So where are we right now?

FTX have since filed for Chapter 11 bankruptcy in Delaware, which has included 134 of the exchange’s firms filing for bankruptcy, whilst Bloomberg has reported that the SEC are currently investigating Bankman-Fried for potential violations of securities rules.

With the full extent of financial implications still being unknown at this moment in time, I believe that taking a step back in order to learn how this all came to pass is an important first step in making sure that this never happens again.

At risk of sounding cliche, those who cannot remember the past are condemned to repeat it, and I believe it is now down to the wider crypto community to set differences aside in order to come together to find much-needed solutions moving forward.

A Timeline of FTX

In order to contextualize the scale and impact of the recent events, I think it will help to look at the early beginnings of FTX and Bankman-Fried, the operational structure of the various entities involved, and notable events that led up to the current crisis.

FTX first launched back in May 2019, and was founded by former Wall Street trader, Sam Bankman-Fried, and ex-Google employee Gary Wang. The cryptocurrency exchange set itself apart by targeting professional traders as opposed to retail investors, and offered an array of different trading products including derivatives, options, volatility products and leveraged tokens.

Because of the experience and acumen of the founding team (as well as the niche value-proposition that was on offer at the time), the exchange quickly caught the attention of Binance, which consequently decided to invest into FTX, and aside from owning equity, Binance also took a long-term position in FTT to help prop up the FTX ecosystem.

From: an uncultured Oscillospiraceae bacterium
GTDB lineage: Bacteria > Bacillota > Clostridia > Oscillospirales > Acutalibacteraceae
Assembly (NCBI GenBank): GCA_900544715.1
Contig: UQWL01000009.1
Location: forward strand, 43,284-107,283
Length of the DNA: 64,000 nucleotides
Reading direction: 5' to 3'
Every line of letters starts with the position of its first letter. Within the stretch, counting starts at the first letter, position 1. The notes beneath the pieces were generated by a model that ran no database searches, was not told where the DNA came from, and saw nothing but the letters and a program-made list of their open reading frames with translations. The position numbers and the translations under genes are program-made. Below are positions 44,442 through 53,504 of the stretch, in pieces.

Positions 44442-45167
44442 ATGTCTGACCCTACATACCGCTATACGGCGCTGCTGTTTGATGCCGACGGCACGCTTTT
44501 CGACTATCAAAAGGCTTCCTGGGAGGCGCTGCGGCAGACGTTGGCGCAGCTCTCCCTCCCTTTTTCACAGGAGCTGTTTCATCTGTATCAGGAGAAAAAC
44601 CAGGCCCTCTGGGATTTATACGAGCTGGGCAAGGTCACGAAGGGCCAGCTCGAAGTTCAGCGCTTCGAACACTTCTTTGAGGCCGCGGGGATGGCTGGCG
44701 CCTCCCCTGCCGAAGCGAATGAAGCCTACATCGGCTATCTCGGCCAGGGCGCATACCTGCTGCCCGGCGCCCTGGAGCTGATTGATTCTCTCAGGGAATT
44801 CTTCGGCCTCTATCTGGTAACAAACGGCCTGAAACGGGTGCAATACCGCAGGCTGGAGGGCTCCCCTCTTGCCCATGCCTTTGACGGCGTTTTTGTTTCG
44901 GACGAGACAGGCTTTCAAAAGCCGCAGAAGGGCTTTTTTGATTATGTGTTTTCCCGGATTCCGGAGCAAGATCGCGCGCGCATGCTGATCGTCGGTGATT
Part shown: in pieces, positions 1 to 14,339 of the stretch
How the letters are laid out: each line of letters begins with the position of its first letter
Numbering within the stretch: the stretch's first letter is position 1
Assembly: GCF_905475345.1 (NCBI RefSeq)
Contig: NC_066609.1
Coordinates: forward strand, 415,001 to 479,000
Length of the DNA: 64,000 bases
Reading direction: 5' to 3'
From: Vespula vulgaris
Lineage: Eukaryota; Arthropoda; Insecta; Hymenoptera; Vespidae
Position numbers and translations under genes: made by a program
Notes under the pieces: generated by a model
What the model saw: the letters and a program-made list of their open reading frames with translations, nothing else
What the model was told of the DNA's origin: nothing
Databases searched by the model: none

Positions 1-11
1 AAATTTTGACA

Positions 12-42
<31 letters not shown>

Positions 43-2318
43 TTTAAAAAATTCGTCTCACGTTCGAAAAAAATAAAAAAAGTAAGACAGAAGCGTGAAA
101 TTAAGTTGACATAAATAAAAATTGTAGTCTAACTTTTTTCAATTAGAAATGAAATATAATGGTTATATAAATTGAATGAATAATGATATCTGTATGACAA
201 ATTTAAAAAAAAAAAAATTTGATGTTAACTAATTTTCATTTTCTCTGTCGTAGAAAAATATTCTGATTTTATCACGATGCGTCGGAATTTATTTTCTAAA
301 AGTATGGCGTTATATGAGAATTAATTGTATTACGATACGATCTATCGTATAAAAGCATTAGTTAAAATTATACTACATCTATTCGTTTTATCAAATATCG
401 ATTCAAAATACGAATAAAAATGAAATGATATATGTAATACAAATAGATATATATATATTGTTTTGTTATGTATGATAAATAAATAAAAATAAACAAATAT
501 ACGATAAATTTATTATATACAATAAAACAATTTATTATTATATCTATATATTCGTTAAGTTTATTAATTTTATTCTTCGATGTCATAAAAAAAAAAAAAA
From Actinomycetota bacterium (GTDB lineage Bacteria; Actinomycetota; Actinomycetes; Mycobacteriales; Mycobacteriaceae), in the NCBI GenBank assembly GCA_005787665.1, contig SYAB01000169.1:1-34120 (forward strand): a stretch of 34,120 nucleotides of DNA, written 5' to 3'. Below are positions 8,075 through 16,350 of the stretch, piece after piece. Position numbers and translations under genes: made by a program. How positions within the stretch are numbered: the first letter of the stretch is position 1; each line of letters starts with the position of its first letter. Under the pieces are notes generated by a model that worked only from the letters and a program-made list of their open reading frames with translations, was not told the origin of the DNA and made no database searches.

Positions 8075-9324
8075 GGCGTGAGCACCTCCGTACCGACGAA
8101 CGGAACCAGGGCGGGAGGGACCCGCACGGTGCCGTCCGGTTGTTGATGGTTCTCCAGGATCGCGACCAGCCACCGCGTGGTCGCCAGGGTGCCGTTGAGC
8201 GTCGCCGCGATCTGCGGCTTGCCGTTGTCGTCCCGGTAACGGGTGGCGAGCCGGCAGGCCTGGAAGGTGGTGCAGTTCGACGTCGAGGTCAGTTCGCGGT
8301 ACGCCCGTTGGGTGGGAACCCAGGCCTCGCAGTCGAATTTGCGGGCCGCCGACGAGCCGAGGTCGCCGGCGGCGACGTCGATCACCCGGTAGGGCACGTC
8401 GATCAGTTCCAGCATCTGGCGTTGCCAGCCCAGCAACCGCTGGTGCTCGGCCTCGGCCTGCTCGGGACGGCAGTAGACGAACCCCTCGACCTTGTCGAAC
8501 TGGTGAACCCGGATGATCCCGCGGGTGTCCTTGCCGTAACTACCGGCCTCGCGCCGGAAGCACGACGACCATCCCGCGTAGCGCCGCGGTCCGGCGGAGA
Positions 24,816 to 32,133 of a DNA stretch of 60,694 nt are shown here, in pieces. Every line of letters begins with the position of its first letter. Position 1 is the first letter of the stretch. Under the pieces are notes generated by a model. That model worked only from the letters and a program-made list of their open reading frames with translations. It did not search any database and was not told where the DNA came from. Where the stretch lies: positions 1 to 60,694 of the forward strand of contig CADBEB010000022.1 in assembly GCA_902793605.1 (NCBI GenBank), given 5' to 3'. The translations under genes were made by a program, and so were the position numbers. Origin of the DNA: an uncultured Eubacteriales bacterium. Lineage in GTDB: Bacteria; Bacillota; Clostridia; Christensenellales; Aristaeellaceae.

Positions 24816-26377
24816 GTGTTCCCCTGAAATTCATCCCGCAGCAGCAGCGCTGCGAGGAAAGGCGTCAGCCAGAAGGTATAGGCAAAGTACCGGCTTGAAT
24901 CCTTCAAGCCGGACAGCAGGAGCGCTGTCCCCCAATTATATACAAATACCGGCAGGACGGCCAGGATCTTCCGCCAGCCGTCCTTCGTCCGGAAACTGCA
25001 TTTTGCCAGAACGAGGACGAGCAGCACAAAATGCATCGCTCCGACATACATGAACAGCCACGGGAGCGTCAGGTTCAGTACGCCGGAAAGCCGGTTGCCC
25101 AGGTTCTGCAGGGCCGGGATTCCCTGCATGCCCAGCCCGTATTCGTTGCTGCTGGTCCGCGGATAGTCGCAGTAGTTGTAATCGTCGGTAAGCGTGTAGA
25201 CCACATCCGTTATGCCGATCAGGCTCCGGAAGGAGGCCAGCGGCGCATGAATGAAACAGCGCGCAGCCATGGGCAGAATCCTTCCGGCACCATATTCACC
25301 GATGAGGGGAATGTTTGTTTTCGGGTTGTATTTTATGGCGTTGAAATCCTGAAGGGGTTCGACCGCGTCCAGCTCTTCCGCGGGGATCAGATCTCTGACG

This is where things get interesting.

At the time of this investment, it was the aim of Binance to grow the crypto market alongside FTX according to CEO, Changpeng Zhao (CZ), and thus when the relationship soured within a timeframe of 18 months, the foundations were set for a course of events that would shape the current crypto market.

FTX had since grown rapidly in size, and it was reported by a former staff member that CZ now viewed the exchange as a genuine global competitor. So whilst Binance would still own a sizable portion of FTT, Bankman-Fried would go on to buy out Binance’s shares in FTX; reinforcing CZ’s earlier claims.

Both were now competitors vying to become the dominant force in crypto, and in order to ramp things up, FTX opened the company up to multiple funding rounds, including a $900 million raise at $18B valuation in July 2021, and $420 million at $25B valuation in October 2021. It is worth pointing out that FTX’s backers included some of the biggest venture capital firms in the world, with the likes of Sequoia, SoftBank, Temasek and Tiger Global all having participated in these rounds.

FTX now had the financial backing in which to make big moves, and a spree of strategic acquisitions and sponsorship deals ensued, with FTX acquiring the likes of Blockfolio for $150 million in 2020, followed by multi-year sponsorship deals with globally recognised sporting brands such as Mercedes in 2021, and a $135 million deal for the Miami Heats’ NBA arena in Miami to be renamed the FTX Arena until 2040.

But FTX’s strategic investment went beyond the realm of crypto and sport, and Bankman-Fried began to show interest in the political and regulatory world, which involved hosting lavish events such as Crypto Bahamas, where leading traditional finance and political figures were invited, well as donating to political causes; notably becoming one of the largest donors to the Democratic party.

Tony Blair, Bill Clinton and Sam Bankman-Fried on stage at the Crypto Bahamas conference — credit: Forbes